Four standard steps for system design interview. However, I would think about them wider: as about four initial steps to design the software.
Step 1. Understand the problem and establish design scope Step 2. Propose high-level design and get buy-in Step 3. Design deep dive Step 4. Wrap up The chapter 3 of the book discovers details about each step, good questions to ask (to think about), DO’s and DONT’s.
A great generic plan for scaling any app from zero to millions of users.
Single server setup Selection and usage of database Vertical scaling vs horizontal scaling approaches. And why you should prefer horizontal Adding load balancer for horizontal scaling Adding database replication for horizontal scaling Adding cache Adding CDN Stateless vs Stateful architecture and using external state storage Adding extra Data Centers Adding Message queue Adding Logging, Metrics, and Automation Scaling database (sharding) and futher steps… All of these is carefully but briefly disclosed in the Chapter 1 of the book:
Testing event-driven solutions is a challenging task. It includes:
Common principles Unit testing: stateless and stateful Testing the Topology (I bet you didn’t do it! ;) Testing Schema Evolution and Compatibility Integration testing: Local, Remote and Hybrid - a set of common sense considerations not to forgot about Choosing the testing strategy All of these is disclosed in the Chapter 15 of the book:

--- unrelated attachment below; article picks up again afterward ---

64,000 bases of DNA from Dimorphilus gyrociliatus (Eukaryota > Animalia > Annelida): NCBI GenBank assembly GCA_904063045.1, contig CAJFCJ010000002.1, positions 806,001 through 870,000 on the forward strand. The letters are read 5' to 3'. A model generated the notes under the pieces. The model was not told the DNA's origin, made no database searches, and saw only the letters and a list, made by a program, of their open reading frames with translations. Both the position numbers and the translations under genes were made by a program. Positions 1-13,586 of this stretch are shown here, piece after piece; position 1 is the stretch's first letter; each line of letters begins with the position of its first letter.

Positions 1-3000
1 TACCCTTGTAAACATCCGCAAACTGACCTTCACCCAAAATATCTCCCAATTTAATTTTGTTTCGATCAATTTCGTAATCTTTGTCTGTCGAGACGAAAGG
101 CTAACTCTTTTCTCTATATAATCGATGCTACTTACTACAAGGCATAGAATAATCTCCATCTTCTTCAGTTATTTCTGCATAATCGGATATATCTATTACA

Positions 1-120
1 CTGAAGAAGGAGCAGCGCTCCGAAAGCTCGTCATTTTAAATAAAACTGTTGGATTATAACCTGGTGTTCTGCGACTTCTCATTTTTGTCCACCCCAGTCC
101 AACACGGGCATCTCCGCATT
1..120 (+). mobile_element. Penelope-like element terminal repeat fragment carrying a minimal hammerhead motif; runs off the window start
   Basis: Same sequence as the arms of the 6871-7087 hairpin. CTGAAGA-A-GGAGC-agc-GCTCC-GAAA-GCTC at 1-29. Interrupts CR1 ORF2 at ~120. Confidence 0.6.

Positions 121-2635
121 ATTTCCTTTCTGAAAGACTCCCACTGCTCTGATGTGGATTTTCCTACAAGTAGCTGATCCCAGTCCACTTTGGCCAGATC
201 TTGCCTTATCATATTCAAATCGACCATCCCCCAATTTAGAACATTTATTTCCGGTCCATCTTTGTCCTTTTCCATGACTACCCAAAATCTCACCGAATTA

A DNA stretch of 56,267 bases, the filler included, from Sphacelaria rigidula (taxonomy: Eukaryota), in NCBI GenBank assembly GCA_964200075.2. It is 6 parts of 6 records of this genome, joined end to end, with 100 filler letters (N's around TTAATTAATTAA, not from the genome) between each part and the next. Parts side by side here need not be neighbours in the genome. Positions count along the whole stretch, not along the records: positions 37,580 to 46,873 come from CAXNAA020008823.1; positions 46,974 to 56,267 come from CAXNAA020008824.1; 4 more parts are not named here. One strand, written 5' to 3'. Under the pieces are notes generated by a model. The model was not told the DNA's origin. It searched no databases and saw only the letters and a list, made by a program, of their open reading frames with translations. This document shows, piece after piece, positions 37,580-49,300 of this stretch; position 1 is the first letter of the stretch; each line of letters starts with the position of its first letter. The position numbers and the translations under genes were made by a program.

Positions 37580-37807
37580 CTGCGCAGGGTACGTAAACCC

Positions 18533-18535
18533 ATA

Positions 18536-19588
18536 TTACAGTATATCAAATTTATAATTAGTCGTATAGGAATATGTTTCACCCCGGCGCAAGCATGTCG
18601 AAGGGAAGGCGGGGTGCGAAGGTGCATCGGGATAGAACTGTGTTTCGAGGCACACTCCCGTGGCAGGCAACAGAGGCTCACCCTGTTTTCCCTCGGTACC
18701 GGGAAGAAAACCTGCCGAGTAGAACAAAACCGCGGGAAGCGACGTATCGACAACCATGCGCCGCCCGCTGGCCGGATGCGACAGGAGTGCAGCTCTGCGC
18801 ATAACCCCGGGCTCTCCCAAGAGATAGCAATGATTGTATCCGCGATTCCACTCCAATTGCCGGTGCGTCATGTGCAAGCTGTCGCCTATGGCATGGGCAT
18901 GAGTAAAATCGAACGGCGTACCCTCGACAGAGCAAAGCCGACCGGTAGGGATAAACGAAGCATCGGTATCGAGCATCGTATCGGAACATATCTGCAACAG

“Building Event-Driven Microservices: Leveraging Organizational Data at Scale” by Adam Bellemare
Basic Producer and Consumer (BPC) is a simple pattern for creating microservices. It forms the foundation of stateless and stateful services.
You can use it for:
interfacing layer between event streams and legacy systems leverage external stream processing systems to augment capabilities. But it requires your extra effort for:
simple state materialization event scheduling timestamp-based decision making All of these is disclosed in the Chapter 10 of the book we are currently studying:
Overviewing basics of event processing in Event-Driven Architectures:
Typical structure of microservice Typical types of event transformations, 2 branching scenarios, merging streams Repartitioning events and when it can be useful Copartitioning events and when it is needed Assigning Partitions to a Consumer Instance. Three strategies to do this. Recovering from stateless processing instance failures. These topics are disclosed in the Chapter 5 of the book we are currently studying: